Adequate funding to engage in medical research, health screenings, and implementing best practices in preventive health care are the most important first steps in combating these ailments in ways that not only will affect individuals, but also will impact many of the high-risk communities in which the afflicted now live, such as the African-American community where the risk is greatest for contracting diabetes and digestive and kidney disease.
Regrettably, statistics indicate that 4. 9 million or 18.7 percent of all African Americans ages 20 years or older have diabetes. African Americans also are 50% mostly likely to go blind from ailments related to diabetes; 2.6 to 5.6 times more likely to suffer from kidney disease; and 2.7 times more likely to have their prognoses result in amputations.
Although these diseases can be controlled, we have yet to discover a cure. That said, the major public relations challenges are 1) to build greater awareness about these diseases among African Americans and others through health education, preventive medicine, dietary choices, and changes in lifestyle, and 2) to encourage African Americans to make the necessary arrangements to donate their organs to the growing pool of people of color for whom few organ matches are now available. It has been scientifically and medically proven that the best and most successful donor-recipient organ matches occur when the donor and recipient share a commonality of race, blood types, DNA structure and/or other hereditary characteristics, so there needs to be a targeted effort to increase the rate of organ donations among people of color.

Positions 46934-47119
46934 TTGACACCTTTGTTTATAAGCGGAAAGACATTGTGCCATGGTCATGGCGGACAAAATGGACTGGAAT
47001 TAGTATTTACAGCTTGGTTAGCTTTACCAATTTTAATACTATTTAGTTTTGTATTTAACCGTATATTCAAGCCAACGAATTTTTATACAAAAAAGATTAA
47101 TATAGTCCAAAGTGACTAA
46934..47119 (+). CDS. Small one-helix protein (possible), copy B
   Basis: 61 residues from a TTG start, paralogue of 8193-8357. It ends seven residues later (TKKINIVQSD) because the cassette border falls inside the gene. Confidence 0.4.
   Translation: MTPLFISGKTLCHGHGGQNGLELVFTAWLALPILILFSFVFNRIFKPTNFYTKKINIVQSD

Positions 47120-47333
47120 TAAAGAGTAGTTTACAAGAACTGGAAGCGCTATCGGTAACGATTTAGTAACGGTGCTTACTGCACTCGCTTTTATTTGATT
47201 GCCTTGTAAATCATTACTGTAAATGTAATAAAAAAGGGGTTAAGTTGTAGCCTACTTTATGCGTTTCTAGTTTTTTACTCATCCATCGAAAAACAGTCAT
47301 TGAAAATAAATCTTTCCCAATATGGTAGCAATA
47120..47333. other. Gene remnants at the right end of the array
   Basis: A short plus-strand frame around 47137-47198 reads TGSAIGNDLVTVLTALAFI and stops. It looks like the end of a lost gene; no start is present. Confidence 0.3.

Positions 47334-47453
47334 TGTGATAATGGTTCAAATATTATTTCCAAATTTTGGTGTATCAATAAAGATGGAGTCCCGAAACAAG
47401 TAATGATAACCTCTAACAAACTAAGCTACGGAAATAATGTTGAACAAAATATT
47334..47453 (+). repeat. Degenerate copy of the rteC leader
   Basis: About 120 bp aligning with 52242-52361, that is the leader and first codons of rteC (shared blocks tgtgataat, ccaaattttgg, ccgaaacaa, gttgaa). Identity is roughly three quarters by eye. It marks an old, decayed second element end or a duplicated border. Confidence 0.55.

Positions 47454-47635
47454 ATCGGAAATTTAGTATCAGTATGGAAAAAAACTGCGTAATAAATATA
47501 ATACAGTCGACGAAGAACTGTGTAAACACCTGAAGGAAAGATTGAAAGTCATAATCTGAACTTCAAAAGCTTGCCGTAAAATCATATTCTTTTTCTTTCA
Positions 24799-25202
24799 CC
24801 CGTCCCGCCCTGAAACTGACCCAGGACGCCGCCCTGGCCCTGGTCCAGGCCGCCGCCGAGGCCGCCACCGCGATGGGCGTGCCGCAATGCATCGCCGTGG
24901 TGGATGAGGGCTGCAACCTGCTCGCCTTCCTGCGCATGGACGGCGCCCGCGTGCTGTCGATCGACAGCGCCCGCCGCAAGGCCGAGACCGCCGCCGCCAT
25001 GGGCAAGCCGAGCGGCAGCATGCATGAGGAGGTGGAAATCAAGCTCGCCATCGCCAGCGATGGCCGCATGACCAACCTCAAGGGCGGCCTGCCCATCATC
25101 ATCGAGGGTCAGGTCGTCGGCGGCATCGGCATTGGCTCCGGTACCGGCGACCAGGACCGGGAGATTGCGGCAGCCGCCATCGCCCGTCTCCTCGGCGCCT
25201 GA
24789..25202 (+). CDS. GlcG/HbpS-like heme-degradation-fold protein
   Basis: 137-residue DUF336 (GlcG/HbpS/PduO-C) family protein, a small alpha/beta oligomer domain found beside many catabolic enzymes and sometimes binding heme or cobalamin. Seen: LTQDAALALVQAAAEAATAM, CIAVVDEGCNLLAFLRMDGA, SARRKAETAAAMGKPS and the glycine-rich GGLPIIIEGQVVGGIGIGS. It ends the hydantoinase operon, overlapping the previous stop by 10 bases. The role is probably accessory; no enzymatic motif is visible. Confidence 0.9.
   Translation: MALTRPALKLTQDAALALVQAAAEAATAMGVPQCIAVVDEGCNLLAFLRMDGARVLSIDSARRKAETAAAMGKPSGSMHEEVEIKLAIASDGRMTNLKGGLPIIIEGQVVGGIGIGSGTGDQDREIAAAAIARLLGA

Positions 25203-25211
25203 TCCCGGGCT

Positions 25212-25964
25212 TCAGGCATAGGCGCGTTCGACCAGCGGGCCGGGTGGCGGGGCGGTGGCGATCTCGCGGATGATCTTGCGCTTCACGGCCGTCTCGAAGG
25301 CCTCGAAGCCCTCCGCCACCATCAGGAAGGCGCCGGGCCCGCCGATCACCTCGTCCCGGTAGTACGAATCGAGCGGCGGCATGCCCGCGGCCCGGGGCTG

My great-grandmother was the heartbeat and cornerstone of our family. A devout Christian, she remained active in both the church and the community until the end of her days. When she became ill, the family first thought it was high blood pressure or related to stress. At the time, we believed that diabetes was solely related to food choices, nutrition, and exercise, and we failed to link her illness to our family’s medical history. However, several years ago, I received more bad news: a family member was in need of a kidney at the age of 30. Once again, our family was not prepared. We all attempted to alter our lifestyles to ensure that this family member would be able to receive a new kidney. It took several years for it to happen, but I learned a lot through that process. I learned that education is the best cure for prevention.
To learn more about the Pearls Foundation for Women , please visit www. https://sites.google.com/site/sonyayoungcompany/or follow Sonya on twitter at soyoungco.